The U.S. Government Accountability Office released yesterday a 55-page report citing additional actions needed from the Department of Homeland Security on the transitional Commonwealth-only worker program, including providing the method used in allocating CW permits, at a time when CNMI employers remain uncertain whether they will still continue to have access to foreign workers beyond Dec. 31, 2014.
In its report, GAO also said the U.S. Department of Labor has not determined whether to extend the transition period. It said DOL is not required to do so until July 2014.
GAO is the investigative arm of the U.S. Congress.
“Uncertainty about the impact of the pending DHS and DOL decisions on access to foreign workers may be limiting business investment in the CNMI,” GAO said.
DHS' decision on its permit allocation for fiscal year 2013 and a U.S. Labor decision on whether and when to extend the transition period, both required by the Consolidated Natural Resources Act, are both pending.
Foreign workers made up more than half of the CNMI workforce in 2012, and CNMI businesses reported challenges in finding replacements for foreign workers.
Members of the Saipan Chamber of Commerce, the largest business organization in the CNMI, indicated that uncertainty over pending federal actions has caused them to limit their plans for future investments in the CNMI.
The GAO report, prepared by GAO director for International Affairs and Trade David Gootnick, recommends that the DHS secretary (1) provide, on publication of its permit allocations, the methodology used and (2) use DOL analyses as a factor in deciding future permit allocations.
DHS agreed to publish its methodology but will wait to review DOL analyses until they are available before deciding to use them, GAO said.
It added that DHS plans to announce the permit allocation for fiscal year 2013 by the end of September 2012.
“Knowledge of DHS' methodology could help allay any public uncertainty regarding future access to foreign workers in the CNMI,” GAO said.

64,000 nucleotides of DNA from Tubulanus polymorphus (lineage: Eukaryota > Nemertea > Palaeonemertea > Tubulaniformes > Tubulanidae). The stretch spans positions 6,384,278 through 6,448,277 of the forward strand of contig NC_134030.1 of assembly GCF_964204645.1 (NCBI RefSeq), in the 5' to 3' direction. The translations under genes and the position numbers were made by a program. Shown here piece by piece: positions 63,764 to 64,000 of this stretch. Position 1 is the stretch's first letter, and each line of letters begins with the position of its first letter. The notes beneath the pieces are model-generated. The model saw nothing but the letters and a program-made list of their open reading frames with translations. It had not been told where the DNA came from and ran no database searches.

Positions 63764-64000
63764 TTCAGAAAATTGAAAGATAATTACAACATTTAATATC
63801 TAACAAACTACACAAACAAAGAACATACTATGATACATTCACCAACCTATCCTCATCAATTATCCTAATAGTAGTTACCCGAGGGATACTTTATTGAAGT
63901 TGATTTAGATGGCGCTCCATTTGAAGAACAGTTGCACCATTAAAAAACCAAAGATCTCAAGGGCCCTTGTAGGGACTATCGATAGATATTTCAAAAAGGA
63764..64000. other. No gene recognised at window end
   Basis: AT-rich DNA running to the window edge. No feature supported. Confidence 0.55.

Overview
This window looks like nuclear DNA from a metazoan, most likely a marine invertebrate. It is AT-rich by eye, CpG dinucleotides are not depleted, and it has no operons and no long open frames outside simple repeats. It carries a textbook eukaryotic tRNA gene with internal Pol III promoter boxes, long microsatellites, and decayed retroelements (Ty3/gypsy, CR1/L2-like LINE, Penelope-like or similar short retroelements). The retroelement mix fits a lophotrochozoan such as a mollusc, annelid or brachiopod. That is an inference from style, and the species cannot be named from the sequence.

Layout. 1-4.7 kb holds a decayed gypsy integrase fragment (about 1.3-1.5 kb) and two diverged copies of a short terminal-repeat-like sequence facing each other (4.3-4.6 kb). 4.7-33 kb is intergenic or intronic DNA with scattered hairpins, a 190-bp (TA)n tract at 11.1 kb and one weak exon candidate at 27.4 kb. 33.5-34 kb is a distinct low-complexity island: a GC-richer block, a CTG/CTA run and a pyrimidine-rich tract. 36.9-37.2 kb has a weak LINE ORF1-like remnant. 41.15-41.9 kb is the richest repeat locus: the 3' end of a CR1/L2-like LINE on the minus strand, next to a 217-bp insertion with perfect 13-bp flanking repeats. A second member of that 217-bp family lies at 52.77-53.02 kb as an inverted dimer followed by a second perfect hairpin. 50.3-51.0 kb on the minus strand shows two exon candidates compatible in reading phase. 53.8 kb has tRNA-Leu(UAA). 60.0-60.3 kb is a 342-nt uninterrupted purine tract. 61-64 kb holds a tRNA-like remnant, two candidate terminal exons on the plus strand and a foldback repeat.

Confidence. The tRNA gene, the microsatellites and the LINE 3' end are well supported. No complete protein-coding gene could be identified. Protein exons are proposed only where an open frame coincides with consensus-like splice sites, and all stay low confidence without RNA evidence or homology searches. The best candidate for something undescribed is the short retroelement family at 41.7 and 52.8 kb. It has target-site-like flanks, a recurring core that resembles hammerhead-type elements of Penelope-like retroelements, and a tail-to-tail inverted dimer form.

DHS' Sept. 7, 2011, final rule establishing the transitional work permit program in the CNMI addressed key requirements of the CNRA or U.S. Public Law 110-229, the law that placed CNMI immigration under federal control.
Press secretary Angel Demapan, when asked for comment, said yesterday that the Fitial administration supports the continued use of foreign labor in the economy, with the CW-1 permit as a mechanism for the use of foreign labor.
“We applaud the efforts of this GAO report. We highly recommend that the report provide a more comprehensive survey or assessment on what the current businesses needs are. We recommend that the report provide further recommendations to Congress on what capacity and resources are necessary to identify the needs of businesses and any new investors, not just prevent an impact to the CNMI economy during the transition, but for expansion beyond the transitional period,” Demapan said.
GAO said as of July 12, DHS had processed about half of the petitions for work permits that employers submitted in fiscal year 2012.
But more recent data from DHS' U.S. Citizenship and Immigration Services shows that 7,128 or 58 percent of 12,311 foreign workers petitioned for a CW status have so far been granted CW permits as of Sept. 25, 2012.
The remaining 5,183 that are still without CW permits include those petitions still awaiting response from the employer or those who have yet to respond to “requests for evidence.”
A full copy of the GAO report can be viewed at http://www.gao.gov/products/GAO-12-975.